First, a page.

Colin Dennis, Director Policy, Research and Risk at RSSB commented: ‘Although 2012/13 recorded a historically low number of passenger fatalities, overall there was an increase in the level of passenger harm due to a rise in major injuries, mostly as a result of slips, trips and falls in stations. This area continues to be an area for industry focus, and a number of co-operative activities and initiatives are in progress.
‘The number of Potentially Higher Risk Train Accidents was again low and although rises were seen in the measures of SPAD risk and train accident risk, both remained below the baseline used for comparison.
‘Taken over the longer-term, the industry continues to meet the safety targets set for it by the Department for Transport and the European Railway Agency.
‘Rail continues to be the safest form of land transport in Britain and the industry’s performance continues to meet the requirement of ensuring that safety is generally maintained and, where reasonably practicable, continuously improved’.
 
wanderer53 Sir Nigel Gresley

Location: front left seat EE set now departed
HS2 joins up to UK rail safety body
09.04.2014 13:12
Section: High-speed railways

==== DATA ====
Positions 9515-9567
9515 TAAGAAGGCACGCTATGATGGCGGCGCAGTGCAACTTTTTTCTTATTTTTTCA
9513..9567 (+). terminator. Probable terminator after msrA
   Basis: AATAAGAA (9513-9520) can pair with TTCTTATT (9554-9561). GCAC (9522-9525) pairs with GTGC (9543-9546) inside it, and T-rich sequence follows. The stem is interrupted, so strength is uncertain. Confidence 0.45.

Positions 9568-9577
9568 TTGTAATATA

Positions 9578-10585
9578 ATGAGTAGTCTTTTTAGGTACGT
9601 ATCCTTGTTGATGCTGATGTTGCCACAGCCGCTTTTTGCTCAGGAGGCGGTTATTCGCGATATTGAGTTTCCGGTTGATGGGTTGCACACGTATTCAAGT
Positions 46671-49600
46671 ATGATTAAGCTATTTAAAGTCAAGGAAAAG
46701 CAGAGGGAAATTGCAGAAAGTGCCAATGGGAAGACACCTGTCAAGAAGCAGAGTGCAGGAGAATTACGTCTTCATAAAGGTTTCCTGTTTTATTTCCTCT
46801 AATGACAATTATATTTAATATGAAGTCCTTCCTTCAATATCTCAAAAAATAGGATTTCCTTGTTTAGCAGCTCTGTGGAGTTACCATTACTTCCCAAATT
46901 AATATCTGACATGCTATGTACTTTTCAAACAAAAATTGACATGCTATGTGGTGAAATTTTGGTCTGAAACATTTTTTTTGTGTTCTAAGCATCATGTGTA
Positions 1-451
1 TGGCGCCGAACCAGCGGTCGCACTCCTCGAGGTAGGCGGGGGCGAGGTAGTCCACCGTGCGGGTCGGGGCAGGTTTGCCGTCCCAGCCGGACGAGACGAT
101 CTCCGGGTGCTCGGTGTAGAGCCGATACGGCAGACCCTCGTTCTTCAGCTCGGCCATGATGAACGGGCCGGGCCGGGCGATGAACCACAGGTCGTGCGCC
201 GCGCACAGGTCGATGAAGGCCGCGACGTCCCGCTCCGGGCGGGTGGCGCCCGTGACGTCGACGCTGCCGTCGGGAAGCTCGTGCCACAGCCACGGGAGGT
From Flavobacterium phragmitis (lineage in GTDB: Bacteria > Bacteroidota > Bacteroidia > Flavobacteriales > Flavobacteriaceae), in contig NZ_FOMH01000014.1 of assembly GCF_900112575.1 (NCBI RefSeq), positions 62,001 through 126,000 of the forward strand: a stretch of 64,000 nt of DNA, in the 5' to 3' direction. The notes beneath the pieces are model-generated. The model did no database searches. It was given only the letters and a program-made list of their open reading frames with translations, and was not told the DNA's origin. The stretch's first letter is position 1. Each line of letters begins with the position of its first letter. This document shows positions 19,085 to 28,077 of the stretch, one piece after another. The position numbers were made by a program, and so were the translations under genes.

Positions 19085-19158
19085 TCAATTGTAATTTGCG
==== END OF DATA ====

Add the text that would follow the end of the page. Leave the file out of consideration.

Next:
HS2 has announced that it is to partner with the Rail Safety and Standards Board (RSSB) to instill safety into the design and construction of Britain’s £45 billion high-speed rail project.
Last week, HS2 confirmed that Japan’s high-speed rail operator East Japan Railway Company (JR-East) was to take up an advisory role on the new north-south railway.
Becoming a member of RSSB will now also give HS2 access to the safety body’s wealth of experience and research in areas such as risk analysis, standards and innovation.
HS2 Ltd’s technical director, Andrew McNaughton, said: “This is another important step in the development of a world-class 21st century railway system that will bring huge benefits for the country.
“HS2 will free up much-needed space on our current network, shorten journey times between our biggest cities and deliver jobs and regeneration opportunities.
“It is one of our Strategic Requirements to design HS2 so that it will operate at a level of safety regarded as world-leading not just when it opens but throughout the century to come. The know-how of our colleagues, through RSSB, will be invaluable in securing this.”
RSSB’s chief executive, Chris Fenton, said: “2026 may seem like a long way off, but the manner in which HS2’s infrastructure operates tomorrow needs to be considered today.
“Through RSSB, we can support HS2 in designing in safety and efficiency into its interfaces by providing access to industry’s shared knowledge base, data, analysis, standards, research, development and innovation as well as involving HS2 Ltd in tackling cross-industry challenges.
“I’m delighted to welcome HS2 Ltd into our membership.”
www.globalrailnews.com/